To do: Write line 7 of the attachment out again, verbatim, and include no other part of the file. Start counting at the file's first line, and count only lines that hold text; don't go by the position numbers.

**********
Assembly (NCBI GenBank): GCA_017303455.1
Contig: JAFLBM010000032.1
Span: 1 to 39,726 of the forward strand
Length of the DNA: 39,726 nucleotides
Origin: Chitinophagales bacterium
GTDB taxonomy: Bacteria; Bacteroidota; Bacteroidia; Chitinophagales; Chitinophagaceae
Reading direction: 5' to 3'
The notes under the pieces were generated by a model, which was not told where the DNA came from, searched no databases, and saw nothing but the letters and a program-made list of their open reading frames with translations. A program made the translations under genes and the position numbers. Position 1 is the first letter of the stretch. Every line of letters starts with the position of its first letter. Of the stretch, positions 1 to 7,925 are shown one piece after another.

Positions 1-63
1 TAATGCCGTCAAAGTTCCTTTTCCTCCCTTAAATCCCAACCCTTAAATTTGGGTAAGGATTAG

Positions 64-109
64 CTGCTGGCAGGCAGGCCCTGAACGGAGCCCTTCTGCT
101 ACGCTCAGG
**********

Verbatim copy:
Reading direction: 5' to 3'